The devil went down to Modesto
The sordid Peterson affair made a great regional crime story. But why is this front-page national news?
Admit it. You got sucked in.
I certainly did. After years of consuming true-crime books, TV detective shows, suspense films and ancient murder ballads, when the real thing showed up, I couldn’t turn away.
At first, the breaking story that a pregnant woman disappeared from her home in Modesto on Christmas Eve didn’t seem all that compelling. Yes, Modesto had been all over the news because of Chandra Levy, another woman who vanished and later turned up dead—which lent the developing story an eerie touch of foreshadowing.
As details began to trickle in, it still looked like another all-too-familiar regional tragedy that most likely would play out with a grim denouement and would be mentioned, in passing, between J.Lo’s latest costume change and the saber rattlings du jour coming out of Washington.
Then I saw Scott Peterson give a televised interview. Suddenly, all bets were off.
The story of what happened between the Petersons might have made a great Alfred Hitchcock film. Unfortunately, it more likely will be butchered by made-for-TV hacks. The cast includes Laci Rocha Peterson, whose exit before Christmas and reappearance just in time for Easter gave her role a Madonna-with-child subtext. Conversely, watching her husband, Scott, grow horns while dissembling his way through a TV interview ignited a perception that there might be a slightly dark side to this clean-cut and well-dressed young fertilizer salesman. And when the story’s Jezebel, a blond massage therapist from Fresno named Amber Frey, showed up at Modesto Police headquarters to confess that she and Scott had been having an affair, the sordid saga became, at the very least, a tabloid home run.
The story may have resonated deeply with people because of its timeless quality and utter banality. Statistically, murder is a leading cause of death for pregnant women; most die at the hand of the man who impregnated them. And murdered women consigned to watery graves are nothing new; they’re an old, thematic standby in folk music, as the lyrics to such classic songs as “Banks of the Ohio” and “Omie Wise” will attest.
What separated Laci’s case from that of 24-year-old Evelyn Hernandez, a pregnant Salvadoran immigrant whose corpse was found in the San Francisco Bay last year, was that Laci lived what appeared to be a comfortable life in an interior California suburb. She watched Martha Stewart, baked cakes, walked the dog and waited excitedly for her baby to be born. In other words, she and her husband could have been that perfect yuppie couple next door.
Except for one thing: Laci went missing, and Scott had some splainin’ to do.
For a while, the war against Iraq wiped the story off the A-list: No body, no front page. But crime fans who’d picked up on Scott’s creepy David Lynch vibe knew where to check for developments: The Modesto Bee’s Web site, various blogs such as misfitting.com, and true-crime Internet bulletin boards. Many people posting on those sites engaged in what amounted to board-game speculation: “fertilizer- salesman Plum, in the kitchen, with the lead pipe.”
There were so many questions, you almost wished Peter Falk would show up in a trench coat: “Um, Scotty, let’s go over this again: You bought a 14-foot aluminum boat around December 1, but you didn’t tell your wife or anyone about it. You poured five concrete anchors in your backyard; three are unaccounted for. You researched tidal patterns off the Berkeley Marina on the Internet. On Christmas Eve morning, you drove 80 miles from Modesto to Berkeley to go fishing in crappy weather in the San Francisco Bay in your 14-foot boat, but you were back in Modesto late that afternoon to discover your wife was missing. Later, you sold her SUV and tried to sell the house, and then we found out about your girlfriend in Fresno. And she told us you told her that your wife died a year ago. Help me out here, because something’s not adding up.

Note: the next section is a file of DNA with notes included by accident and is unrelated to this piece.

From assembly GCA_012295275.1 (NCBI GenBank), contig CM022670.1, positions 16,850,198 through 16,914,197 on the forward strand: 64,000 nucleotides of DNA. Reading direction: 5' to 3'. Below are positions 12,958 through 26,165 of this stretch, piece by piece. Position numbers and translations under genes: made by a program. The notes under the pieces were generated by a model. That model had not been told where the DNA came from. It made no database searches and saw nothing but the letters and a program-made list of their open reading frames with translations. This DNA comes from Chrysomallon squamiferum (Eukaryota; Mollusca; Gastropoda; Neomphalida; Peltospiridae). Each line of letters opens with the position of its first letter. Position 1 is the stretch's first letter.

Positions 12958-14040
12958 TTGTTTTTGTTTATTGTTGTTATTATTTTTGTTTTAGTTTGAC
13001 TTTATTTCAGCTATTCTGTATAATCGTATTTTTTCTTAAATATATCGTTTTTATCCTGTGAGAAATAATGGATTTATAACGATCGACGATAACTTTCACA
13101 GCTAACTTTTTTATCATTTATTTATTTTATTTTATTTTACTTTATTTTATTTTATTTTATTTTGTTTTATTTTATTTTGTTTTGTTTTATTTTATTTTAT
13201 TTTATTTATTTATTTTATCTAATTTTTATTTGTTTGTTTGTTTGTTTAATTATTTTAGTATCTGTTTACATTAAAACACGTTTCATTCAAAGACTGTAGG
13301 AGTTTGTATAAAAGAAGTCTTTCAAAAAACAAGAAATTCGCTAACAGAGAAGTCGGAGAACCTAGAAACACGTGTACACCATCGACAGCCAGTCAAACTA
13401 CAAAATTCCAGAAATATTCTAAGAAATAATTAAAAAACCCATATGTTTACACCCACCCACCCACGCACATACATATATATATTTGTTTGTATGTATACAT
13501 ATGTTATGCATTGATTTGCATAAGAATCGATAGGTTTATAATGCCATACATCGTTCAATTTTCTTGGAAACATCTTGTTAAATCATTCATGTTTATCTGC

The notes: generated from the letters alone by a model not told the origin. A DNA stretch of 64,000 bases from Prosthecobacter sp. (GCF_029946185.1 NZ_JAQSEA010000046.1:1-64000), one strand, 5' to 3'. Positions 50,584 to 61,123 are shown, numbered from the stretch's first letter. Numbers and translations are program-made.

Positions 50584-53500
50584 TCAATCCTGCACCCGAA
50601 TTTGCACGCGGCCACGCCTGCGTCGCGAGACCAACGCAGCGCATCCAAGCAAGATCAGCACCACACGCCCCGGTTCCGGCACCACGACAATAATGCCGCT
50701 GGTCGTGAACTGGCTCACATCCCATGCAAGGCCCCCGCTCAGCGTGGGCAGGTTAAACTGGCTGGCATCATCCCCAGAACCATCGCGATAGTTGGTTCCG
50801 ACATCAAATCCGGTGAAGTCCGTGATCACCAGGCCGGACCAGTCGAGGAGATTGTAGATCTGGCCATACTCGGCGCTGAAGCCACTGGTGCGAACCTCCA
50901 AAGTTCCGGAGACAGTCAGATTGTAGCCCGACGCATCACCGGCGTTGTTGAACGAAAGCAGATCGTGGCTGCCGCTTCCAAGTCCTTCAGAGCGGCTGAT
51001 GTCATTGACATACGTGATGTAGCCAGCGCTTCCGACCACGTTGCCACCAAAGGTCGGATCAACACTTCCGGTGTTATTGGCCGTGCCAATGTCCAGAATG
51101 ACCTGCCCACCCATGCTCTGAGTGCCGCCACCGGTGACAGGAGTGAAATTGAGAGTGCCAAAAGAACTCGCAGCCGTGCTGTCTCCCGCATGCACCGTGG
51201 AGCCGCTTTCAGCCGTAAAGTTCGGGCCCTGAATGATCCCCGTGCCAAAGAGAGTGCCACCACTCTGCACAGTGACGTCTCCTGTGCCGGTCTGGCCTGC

“Oh, and one more thing: your wife and your baby she was carrying? They just washed up two miles from where you said you went fishing.”
It’s a classic human-interest story. Women identify him as a cad, somewhere between a smug narcissist and a calculating, heartless sociopath. Men see him as a guy who got caught with his pants down, did the worst possible thing to fix it and then thought he was so smart he wouldn’t get caught. Aside from the murder thing, he could be you or me.
So, why is this a huge national story, why do people put so much emotional investment in it, and why was this the lead item on Fox News, CNN, MSNBC and elsewhere? Watching a lynch-ready mob of 300 show up outside the Stanislaus County Jail at midnight on a Friday to welcome Scott’s involuntary return to Modesto was strange. Were these people bored or merely going through withdrawals because the Operation Iraqi Freedom miniseries was history?
I have a theory: People are angry—about losing jobs and savings, about paying more in taxes and getting less in services while billionaires get huge tax cuts, about a perceived loss of freedoms and a growing sense of unease in this country, about war and more war. We feel powerless to stop a runaway administration, arguably the most corrupt in this country’s history, and its corporate pals from backing their vans up to the Treasury and looting the contents. We’re waiting for the other shoe to drop or the next wave of terrorism to strike.
We need an effective distraction. Give us a neatly packaged murder story for wall-to-wall TV coverage, with an over-the-top villain toward whom we can channel our outrage, to take our minds off why Osama bin Laden and “Kenny Boy” Lay are still running around scot-free.
So, Scott Peterson, you’ll do—until the next war comes along. Needle him, fry him, gas him or hang him high already. The gods demand a sacrifice.